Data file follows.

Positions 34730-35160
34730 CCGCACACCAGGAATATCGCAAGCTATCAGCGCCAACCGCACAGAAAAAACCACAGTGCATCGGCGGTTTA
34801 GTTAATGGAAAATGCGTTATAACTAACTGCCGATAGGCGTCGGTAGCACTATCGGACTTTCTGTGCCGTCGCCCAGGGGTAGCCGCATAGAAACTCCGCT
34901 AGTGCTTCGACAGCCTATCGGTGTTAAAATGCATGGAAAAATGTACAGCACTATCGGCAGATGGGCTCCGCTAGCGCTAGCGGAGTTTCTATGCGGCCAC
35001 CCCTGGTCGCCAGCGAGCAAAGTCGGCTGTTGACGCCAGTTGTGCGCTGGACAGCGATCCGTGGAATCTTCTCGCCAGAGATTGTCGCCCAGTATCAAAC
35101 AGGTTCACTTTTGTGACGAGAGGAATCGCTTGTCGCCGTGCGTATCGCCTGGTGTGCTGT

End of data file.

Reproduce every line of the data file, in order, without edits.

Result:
Positions 34730-35160
34730 CCGCACACCAGGAATATCGCAAGCTATCAGCGCCAACCGCACAGAAAAAACCACAGTGCATCGGCGGTTTA
34801 GTTAATGGAAAATGCGTTATAACTAACTGCCGATAGGCGTCGGTAGCACTATCGGACTTTCTGTGCCGTCGCCCAGGGGTAGCCGCATAGAAACTCCGCT
34901 AGTGCTTCGACAGCCTATCGGTGTTAAAATGCATGGAAAAATGTACAGCACTATCGGCAGATGGGCTCCGCTAGCGCTAGCGGAGTTTCTATGCGGCCAC
35001 CCCTGGTCGCCAGCGAGCAAAGTCGGCTGTTGACGCCAGTTGTGCGCTGGACAGCGATCCGTGGAATCTTCTCGCCAGAGATTGTCGCCCAGTATCAAAC
35101 AGGTTCACTTTTGTGACGAGAGGAATCGCTTGTCGCCGTGCGTATCGCCTGGTGTGCTGT